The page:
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Fourth person ‘cured’ of HIV, but is a less risky cure on the horizon? – Science-Environment News – Report by AFR

AIDS researchers announced on Wednesday that a fourth person has been “cured” of HIV, but the dangerous procedure for patients who are also battling cancer may be of little comfort to the millions of people living with the virus worldwide.

The 66-year-old man, dubbed a “City of Hope” patient after the California center where he was treated, went into remission ahead of the International AIDS Conference that begins Friday in Montreal, Canada explained.

He is the second person to be reported cured this year after researchers said in February that a US woman, dubbed a New York patient, has also gone into remission.

The City of Hope patient, like those in Berlin and London before him, achieved durable remission of the virus after undergoing a bone marrow transplant to treat cancer.

Another man, the Dusseldorf patient, is also said to have previously achieved remission, potentially bringing the number healed to five.

Jana Dickter, an infectious disease specialist in the City of Hope, told AFP that its success could show promise for older HIV patients who also have cancer, as the youngest patient was the oldest to have achieved remission so far .

Dickter is the lead author of the research on the patient, which was announced but not peer-reviewed at a pre-conference in Montreal.

– ‘I am eternally grateful’ –

“When I was diagnosed with HIV in 1988, like many others, I thought it was a death sentence,” says the patient, who asked not to be named.

“I never thought I would see the day when I was no longer HIV,” he said in a City of Hope statement. “I am beyond grateful.”

Dickter said the patient told her about the stigma he experienced in the early days of the AIDS epidemic in the 1980s.

“He saw many of his friends and family become very ill and eventually succumb to the disease,” she said.

He had “full-blown AIDS” for a time, she said, but was part of early trials of the antiretroviral therapy that now allows many of the 38 million people living with HIV worldwide to live with the virus.

He had had HIV for 31 years, longer than any other patient who went into remission.

In 2019, after being diagnosed with leukemia, he received a bone marrow transplant using stem cells from an unrelated donor with a rare mutation missing part of the CCR5 gene, which makes people resistant to HIV.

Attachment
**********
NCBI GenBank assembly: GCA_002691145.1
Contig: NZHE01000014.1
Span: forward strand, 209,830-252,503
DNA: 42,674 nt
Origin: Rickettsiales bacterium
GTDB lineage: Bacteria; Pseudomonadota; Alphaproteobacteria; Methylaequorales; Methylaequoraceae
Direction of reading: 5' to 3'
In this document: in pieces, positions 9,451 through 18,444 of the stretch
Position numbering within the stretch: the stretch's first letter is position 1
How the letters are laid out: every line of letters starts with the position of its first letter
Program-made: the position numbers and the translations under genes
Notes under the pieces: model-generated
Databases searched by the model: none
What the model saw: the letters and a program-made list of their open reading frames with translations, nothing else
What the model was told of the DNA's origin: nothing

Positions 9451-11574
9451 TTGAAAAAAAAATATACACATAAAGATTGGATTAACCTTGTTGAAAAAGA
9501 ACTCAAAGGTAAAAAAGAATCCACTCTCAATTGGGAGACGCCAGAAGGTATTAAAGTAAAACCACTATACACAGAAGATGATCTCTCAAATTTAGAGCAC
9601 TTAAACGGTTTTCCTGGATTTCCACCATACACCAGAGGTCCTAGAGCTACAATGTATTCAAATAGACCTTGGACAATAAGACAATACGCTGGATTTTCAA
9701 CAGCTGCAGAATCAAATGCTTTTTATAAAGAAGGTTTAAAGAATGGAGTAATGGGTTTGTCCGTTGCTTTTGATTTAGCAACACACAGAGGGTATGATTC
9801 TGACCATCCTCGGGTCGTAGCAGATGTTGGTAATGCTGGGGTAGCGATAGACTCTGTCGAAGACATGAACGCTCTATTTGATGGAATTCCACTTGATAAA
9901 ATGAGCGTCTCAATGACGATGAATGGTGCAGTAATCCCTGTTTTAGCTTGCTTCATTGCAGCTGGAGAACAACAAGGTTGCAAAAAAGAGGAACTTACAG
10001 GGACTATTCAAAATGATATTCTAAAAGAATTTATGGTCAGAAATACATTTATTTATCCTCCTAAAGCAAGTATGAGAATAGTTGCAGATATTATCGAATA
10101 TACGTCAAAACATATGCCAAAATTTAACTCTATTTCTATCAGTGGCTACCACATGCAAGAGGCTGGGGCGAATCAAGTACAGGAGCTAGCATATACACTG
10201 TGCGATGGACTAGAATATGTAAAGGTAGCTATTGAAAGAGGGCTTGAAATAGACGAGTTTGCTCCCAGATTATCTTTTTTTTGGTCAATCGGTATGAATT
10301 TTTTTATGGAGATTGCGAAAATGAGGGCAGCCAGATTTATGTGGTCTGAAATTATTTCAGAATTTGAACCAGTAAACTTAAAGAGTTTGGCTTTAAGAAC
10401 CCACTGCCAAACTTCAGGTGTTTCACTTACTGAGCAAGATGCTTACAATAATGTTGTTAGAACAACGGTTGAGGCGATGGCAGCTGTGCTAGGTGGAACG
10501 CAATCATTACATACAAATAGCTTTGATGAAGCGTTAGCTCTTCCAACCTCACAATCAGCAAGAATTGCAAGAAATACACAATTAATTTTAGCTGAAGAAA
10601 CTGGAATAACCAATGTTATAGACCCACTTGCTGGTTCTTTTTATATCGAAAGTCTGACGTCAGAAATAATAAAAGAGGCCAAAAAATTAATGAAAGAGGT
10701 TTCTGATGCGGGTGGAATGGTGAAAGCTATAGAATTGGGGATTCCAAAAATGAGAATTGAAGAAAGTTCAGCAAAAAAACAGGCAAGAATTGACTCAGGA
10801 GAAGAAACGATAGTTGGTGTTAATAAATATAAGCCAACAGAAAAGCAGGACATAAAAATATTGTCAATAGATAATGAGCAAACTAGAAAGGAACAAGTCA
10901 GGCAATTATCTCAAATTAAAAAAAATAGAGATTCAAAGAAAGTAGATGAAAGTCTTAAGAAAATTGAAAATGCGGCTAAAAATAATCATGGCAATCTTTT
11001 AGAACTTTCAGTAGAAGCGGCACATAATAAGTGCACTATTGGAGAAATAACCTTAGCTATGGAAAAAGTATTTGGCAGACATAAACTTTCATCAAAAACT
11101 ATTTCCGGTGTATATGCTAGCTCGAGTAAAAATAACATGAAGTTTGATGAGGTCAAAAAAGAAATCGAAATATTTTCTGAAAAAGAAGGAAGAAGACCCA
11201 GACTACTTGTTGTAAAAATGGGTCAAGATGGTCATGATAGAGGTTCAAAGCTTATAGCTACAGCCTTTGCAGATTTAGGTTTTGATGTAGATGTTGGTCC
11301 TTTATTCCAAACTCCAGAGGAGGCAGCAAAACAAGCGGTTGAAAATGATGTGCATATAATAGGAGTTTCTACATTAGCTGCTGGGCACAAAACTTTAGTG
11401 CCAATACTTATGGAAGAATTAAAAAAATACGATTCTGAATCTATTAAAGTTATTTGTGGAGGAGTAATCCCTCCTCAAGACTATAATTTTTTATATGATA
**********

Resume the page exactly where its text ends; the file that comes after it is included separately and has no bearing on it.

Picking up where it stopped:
He waited until he was vaccinated against Covid-19 in March 2021 to stop taking antiretroviral drugs and has since been in remission from both HIV and cancer.

Reduced-intensity chemotherapy worked for the patient and potentially allowed older HIV patients with cancer to receive the treatment, Dickter said.

But it’s a complex procedure with serious side effects and “not a viable option for most people living with HIV,” she added.

Steven Deeks, an HIV expert at the University of California, San Francisco who was not involved in the research, said “the first thing you do in a bone marrow transplant is you temporarily destroy your own immune system.”

“You would never do this if you didn’t have cancer,” he told AFP.

– ‘Holy Grail’ –

Also announced at the AIDS conference was a study of a 59-year-old Spanish woman living with HIV who had maintained an undetectable viral load for 15 years despite stopping antiretroviral therapy.

Sharon Lewin, president-elect of the International AIDS Society, which is convening the conference, said it wasn’t quite the same as the City of Hope patient because the virus had remained at very low levels.

“A cure remains the holy grail of HIV research,” said Lewin.

“We have previously seen a handful of individual cures, and the two presented today provide lasting hope to people living with HIV and inspire the scientific community.”

She also pointed to a “really exciting development” in identifying HIV in a single cell, which is “a bit like looking for a needle in a haystack.”

Deeks, an author of the new research also presented at the conference, said it was an “unprecedented deep dive into the biology of the infected cell.”

The researchers found that a cell with HIV has several special characteristics.

It can reproduce better than most, is difficult to kill, and is both resilient and difficult to detect, Deeks said.

“That’s why HIV is a lifelong infection.”

But he said cases like the City of Hope patient offer a potential roadmap for a more widely available cure, potentially using CRISPR gene-editing technology.

“I think if you can get rid of HIV and get rid of CCR5, the door that HIV comes in through, then you can heal somebody,” Deeks said.

“It’s theoretically possible – we’re not there yet – to put an injection in someone’s arm that releases an enzyme that gets into the cells and knocks out CCR5 and the virus.

“But that’s science fiction for now.”

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